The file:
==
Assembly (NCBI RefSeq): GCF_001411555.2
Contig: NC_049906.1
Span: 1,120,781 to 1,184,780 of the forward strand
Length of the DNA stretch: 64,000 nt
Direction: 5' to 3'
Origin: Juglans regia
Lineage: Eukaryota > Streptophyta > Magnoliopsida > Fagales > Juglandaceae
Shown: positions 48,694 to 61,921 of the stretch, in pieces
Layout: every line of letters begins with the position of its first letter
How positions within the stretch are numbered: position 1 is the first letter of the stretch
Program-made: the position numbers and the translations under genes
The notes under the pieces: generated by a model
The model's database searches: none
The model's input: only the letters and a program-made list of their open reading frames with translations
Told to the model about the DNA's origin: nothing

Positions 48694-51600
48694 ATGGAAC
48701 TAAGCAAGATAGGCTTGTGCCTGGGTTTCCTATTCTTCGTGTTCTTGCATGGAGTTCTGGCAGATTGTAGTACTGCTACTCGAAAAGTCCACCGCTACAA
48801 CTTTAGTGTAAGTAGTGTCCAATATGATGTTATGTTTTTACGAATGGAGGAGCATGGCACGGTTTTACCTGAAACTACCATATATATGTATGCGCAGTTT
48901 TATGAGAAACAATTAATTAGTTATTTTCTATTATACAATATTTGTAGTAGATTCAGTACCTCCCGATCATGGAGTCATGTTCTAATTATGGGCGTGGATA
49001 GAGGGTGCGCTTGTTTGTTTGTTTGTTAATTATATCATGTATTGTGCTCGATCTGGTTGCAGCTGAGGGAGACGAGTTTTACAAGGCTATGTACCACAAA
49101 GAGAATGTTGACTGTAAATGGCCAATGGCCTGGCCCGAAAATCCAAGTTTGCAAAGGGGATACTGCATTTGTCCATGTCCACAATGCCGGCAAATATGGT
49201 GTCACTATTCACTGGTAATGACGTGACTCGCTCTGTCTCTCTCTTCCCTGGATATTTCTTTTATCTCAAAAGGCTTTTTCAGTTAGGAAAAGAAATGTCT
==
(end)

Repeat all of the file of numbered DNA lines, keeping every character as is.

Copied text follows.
Assembly (NCBI RefSeq): GCF_001411555.2
Contig: NC_049906.1
Span: 1,120,781 to 1,184,780 of the forward strand
Length of the DNA stretch: 64,000 nt
Direction: 5' to 3'
Origin: Juglans regia
Lineage: Eukaryota > Streptophyta > Magnoliopsida > Fagales > Juglandaceae
Shown: positions 48,694 to 61,921 of the stretch, in pieces
Layout: every line of letters begins with the position of its first letter
How positions within the stretch are numbered: position 1 is the first letter of the stretch
Program-made: the position numbers and the translations under genes
The notes under the pieces: generated by a model
The model's database searches: none
The model's input: only the letters and a program-made list of their open reading frames with translations
Told to the model about the DNA's origin: nothing

Positions 48694-51600
48694 ATGGAAC
48701 TAAGCAAGATAGGCTTGTGCCTGGGTTTCCTATTCTTCGTGTTCTTGCATGGAGTTCTGGCAGATTGTAGTACTGCTACTCGAAAAGTCCACCGCTACAA
48801 CTTTAGTGTAAGTAGTGTCCAATATGATGTTATGTTTTTACGAATGGAGGAGCATGGCACGGTTTTACCTGAAACTACCATATATATGTATGCGCAGTTT
48901 TATGAGAAACAATTAATTAGTTATTTTCTATTATACAATATTTGTAGTAGATTCAGTACCTCCCGATCATGGAGTCATGTTCTAATTATGGGCGTGGATA
49001 GAGGGTGCGCTTGTTTGTTTGTTTGTTAATTATATCATGTATTGTGCTCGATCTGGTTGCAGCTGAGGGAGACGAGTTTTACAAGGCTATGTACCACAAA
49101 GAGAATGTTGACTGTAAATGGCCAATGGCCTGGCCCGAAAATCCAAGTTTGCAAAGGGGATACTGCATTTGTCCATGTCCACAATGCCGGCAAATATGGT
49201 GTCACTATTCACTGGTAATGACGTGACTCGCTCTGTCTCTCTCTTCCCTGGATATTTCTTTTATCTCAAAAGGCTTTTTCAGTTAGGAAAAGAAATGTCT